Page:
Ultimately, there can be no denying that economic growth feeds on itself, and is not sustainable over the longer term. You can finance growth through debt until you can’t any longer; you can depress wages until people can’t afford the goods and services needed for growth to occur; you can even reduce the price of some inputs, like energy, through using less (conservation) or by switching to cheaper renewables. But at the end of the day, you’re going to run into a wall. And that wall has to do with finite resources.
In other words, when all of the economically accessible non-renewable resources have been taken from the ground (like metals) are used up, what are you going to do then? Well, with metals, at least you can re-use them, but at the end of the day, there is only ever going to be a finite amount of any one thing available for you to work with. That moment when nothing “new” can be created is the end of growth. It’s certainly not the end of economic activity, however. Economic development will continue (think of how we’ll need to ramp up to build the recycling infrastructure we’ll need to extract useable resources from the waste products of previous generations).
The 2 Degrees C Line in the Sand
While this point might sound far-off in the future, it really isn’t. We might even already be there – not because we’ve taken everything out of the ground that we can conceivably use – but instead because we know we must leave a lot of known resources in the ground if we are going to stave off the very worst effects of a changing climate by holding the line of warming at the internationally acknowledged 2 degrees Celsius. If we are to say within our global carbon budget of approximately 500 megatonnes between now and 2100, over two thirds of proven fossil fuel resources will need to remain buried in the ground, no matter that their use might seem to be required to grow the economy.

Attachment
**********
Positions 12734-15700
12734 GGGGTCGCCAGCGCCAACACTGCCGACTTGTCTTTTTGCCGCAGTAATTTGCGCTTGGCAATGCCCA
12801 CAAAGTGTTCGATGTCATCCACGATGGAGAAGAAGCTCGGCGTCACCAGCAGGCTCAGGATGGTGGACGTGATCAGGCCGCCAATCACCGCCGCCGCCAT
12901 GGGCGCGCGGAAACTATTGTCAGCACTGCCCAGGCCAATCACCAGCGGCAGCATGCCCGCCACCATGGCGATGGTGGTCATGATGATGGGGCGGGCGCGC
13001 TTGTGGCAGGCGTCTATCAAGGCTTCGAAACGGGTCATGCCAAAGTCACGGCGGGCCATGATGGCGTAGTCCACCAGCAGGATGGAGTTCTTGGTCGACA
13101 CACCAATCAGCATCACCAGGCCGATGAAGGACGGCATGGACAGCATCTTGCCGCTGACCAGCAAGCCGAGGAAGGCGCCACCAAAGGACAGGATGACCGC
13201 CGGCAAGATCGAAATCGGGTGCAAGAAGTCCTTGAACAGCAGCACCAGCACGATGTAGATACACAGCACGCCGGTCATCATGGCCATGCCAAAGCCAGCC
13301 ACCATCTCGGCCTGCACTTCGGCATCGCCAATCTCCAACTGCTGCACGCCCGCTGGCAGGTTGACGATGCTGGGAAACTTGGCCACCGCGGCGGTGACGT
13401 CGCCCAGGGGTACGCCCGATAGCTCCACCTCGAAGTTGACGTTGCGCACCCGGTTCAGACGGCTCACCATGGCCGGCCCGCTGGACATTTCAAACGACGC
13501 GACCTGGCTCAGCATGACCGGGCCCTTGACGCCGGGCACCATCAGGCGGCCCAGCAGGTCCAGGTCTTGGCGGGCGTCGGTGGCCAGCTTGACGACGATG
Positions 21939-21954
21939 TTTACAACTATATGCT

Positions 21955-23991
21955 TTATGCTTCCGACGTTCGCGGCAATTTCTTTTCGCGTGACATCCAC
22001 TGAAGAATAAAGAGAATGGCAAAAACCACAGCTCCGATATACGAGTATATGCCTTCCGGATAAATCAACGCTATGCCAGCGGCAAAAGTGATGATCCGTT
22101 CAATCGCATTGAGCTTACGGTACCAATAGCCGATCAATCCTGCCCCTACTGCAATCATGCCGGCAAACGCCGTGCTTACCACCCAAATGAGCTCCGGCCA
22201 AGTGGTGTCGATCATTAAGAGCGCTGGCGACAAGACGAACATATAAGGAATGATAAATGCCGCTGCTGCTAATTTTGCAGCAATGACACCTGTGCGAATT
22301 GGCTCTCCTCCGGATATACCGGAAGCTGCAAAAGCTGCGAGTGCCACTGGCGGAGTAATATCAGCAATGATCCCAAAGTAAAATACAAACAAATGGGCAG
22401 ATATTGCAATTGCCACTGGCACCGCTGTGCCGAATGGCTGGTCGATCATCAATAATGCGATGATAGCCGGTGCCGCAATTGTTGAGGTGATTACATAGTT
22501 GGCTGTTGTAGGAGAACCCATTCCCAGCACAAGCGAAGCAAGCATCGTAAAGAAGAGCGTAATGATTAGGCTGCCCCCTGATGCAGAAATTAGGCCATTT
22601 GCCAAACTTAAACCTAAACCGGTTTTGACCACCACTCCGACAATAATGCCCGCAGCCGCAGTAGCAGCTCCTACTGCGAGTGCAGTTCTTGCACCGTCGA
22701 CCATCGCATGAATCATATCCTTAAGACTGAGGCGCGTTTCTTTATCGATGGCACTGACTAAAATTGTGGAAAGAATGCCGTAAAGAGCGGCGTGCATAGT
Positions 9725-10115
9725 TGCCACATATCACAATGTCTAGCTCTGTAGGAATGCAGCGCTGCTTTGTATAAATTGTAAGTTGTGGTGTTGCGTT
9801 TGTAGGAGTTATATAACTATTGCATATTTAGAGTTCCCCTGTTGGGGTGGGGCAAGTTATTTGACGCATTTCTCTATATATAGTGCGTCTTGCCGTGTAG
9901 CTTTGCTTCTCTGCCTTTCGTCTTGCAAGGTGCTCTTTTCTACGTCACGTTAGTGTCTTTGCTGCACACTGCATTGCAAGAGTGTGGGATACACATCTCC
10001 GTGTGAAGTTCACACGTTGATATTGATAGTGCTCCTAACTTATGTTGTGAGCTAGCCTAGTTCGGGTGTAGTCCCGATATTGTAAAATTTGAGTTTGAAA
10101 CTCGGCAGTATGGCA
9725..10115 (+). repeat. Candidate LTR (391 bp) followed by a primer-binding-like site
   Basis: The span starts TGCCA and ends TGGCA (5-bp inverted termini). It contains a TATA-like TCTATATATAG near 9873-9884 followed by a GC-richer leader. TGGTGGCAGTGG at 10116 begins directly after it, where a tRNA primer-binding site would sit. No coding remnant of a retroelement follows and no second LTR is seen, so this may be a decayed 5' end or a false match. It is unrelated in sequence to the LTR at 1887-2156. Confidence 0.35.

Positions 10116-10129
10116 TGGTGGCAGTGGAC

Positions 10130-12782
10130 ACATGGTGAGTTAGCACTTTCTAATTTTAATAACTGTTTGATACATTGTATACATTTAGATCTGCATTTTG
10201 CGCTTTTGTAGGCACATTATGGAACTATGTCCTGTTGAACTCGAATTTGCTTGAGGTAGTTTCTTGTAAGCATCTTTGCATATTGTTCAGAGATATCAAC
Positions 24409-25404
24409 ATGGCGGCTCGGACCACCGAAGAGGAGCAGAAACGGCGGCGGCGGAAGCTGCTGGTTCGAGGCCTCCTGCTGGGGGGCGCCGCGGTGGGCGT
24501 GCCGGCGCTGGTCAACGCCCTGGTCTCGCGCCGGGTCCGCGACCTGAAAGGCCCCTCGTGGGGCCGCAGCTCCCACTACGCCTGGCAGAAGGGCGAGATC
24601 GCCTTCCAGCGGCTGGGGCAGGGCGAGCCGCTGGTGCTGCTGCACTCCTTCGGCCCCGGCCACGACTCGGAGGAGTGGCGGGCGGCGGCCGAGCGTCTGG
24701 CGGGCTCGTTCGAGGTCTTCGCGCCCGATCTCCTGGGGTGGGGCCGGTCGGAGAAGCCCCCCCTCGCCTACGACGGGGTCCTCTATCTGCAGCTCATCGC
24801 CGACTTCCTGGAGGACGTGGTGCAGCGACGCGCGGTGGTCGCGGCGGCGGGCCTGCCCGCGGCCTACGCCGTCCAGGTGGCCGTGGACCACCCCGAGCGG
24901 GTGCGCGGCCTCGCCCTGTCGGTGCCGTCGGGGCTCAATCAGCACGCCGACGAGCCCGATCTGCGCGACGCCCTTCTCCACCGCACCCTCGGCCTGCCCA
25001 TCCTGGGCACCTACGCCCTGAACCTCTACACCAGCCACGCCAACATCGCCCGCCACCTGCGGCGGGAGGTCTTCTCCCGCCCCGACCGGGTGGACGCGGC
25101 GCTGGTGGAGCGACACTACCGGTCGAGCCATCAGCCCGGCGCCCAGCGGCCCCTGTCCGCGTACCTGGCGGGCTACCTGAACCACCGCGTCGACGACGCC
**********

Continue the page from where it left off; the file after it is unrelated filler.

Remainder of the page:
While it is true that extracting and burning those resources might be the easiest way to grow the economy (because we know how to mine and burn coal, oil and gas – and our transportation, communication and home heating infrastructure is already in place to make it easy to do so), we risk pitting economic growth against the environment. Some, like members of Chrystia Freeland’s Liberal Party and Geoff Pollock’s Conservative Party, are willing to abandon the global environment in the pursuit of growth. That’s not an exaggeration – if you believe that our fossil industries must grow, you have already written off the planet – the two are mutually exclusive – unless you take the absurd position that Canada only should be allowed to pollute, while all other fossil enterprises must be shut down.
The NDP and the Hypocrisy of "Sustainable Growth"
Linda McQuaig’s NDP is trying to peddle the line of “sustainable growth” as an alternative, but really, like the term itself, the NDP’s position on the matter is contradictory. I was a little put out that Deverell didn’t challenge her on it. The other debate participants, including the moderator, quite likely didn’t press McQuaig because they failed to see the contradiction. Certainly, the people commenting in my Twitter feed were not calling her out on the contradiction either – if anything, she was receiving a fair bit of praise for putting forward this “revolutionary” idea.